People with Autism Are Three Times More Likely to Have This Cool ConditionA. Stout
Do you see colors when music plays? Or do you see letters of the alphabet in different colors? Do you taste certain words, smell certain sensations, or feel certain sounds? Have you always experienced this, and are the colors, tastes, smells, and feelings always the same?
If so, you may be one of the rare individuals in the world with synesthesia, a mixing of the senses. This (really cool-sounding) neurological condition is most common among women, lefties, creative types, and, according to a study published in 2013, people on the spectrum.
The study looked at 261 people: 164 of whom had autism, 97 of whom did not. They found that about seven percent of the neurotypical sample and 19 percent of the sample with autism had synesthesia. According to that, then, people on the spectrum are about three times more likely to have this unique condition!
These two separate conditions may seem…uh, separate, but they share some similarities. Synesthesia seems to happen when separate areas of a person’s brain—places that aren’t typically connected—are, in fact, connected. Autism might stem from a similar phenomenon: “over-connectivity of neurons,” which, according to Psych Central, is perhaps what leads people with autism to become so detail-oriented.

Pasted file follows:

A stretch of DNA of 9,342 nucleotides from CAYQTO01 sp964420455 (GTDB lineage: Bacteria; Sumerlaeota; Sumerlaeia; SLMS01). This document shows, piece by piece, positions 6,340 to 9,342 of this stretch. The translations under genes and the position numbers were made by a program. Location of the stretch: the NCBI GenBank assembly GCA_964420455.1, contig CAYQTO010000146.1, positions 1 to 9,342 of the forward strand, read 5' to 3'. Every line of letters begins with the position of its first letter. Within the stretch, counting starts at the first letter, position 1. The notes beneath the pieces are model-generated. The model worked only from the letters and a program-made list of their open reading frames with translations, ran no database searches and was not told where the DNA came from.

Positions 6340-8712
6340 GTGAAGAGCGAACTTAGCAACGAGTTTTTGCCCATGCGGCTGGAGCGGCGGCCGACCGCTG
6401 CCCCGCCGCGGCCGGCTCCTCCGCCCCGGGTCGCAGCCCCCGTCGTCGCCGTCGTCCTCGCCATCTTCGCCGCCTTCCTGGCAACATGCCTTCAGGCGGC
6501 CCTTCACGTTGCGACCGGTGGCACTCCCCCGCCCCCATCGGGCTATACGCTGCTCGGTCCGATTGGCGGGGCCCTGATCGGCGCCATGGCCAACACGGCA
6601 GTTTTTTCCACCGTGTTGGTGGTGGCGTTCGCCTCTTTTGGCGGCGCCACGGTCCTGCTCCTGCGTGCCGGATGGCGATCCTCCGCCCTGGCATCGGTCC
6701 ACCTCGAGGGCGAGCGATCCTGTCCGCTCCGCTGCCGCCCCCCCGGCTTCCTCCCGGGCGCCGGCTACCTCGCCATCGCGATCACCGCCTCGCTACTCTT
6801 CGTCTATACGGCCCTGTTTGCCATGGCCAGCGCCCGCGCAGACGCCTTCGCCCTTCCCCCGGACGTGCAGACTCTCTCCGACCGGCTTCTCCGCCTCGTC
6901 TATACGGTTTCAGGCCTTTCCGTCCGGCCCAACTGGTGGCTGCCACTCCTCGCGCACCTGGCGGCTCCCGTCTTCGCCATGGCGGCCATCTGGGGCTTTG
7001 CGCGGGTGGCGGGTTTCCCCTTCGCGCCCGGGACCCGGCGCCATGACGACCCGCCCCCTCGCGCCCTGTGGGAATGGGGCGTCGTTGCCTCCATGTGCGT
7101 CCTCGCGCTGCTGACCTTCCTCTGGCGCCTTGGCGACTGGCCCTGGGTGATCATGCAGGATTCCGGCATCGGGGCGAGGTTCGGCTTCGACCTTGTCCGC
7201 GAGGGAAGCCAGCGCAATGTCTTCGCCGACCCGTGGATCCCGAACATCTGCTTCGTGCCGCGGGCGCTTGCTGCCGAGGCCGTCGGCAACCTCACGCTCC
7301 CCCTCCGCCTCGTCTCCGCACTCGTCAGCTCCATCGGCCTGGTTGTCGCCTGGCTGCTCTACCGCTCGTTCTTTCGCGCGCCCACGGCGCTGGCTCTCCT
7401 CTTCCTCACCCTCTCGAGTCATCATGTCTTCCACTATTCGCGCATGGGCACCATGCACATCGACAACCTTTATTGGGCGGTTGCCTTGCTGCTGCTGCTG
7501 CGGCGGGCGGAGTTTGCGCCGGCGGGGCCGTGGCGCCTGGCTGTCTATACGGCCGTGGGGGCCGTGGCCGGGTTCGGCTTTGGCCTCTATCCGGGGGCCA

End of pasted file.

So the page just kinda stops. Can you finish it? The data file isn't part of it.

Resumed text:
Both of these things may have something to do with apoptosis, the process of pruning neural wirings. This naturally happens during infancy and early development, but apoptosis may may not occur normally in those with autism and synesthesia. So the connections between parts of the brain stay intact.
However, further research is necessary to better understand both conditions on a biological level. These findings nevertheless bring us closer to understanding autism, as well as how we can help create ideal learning environments for people on the spectrum.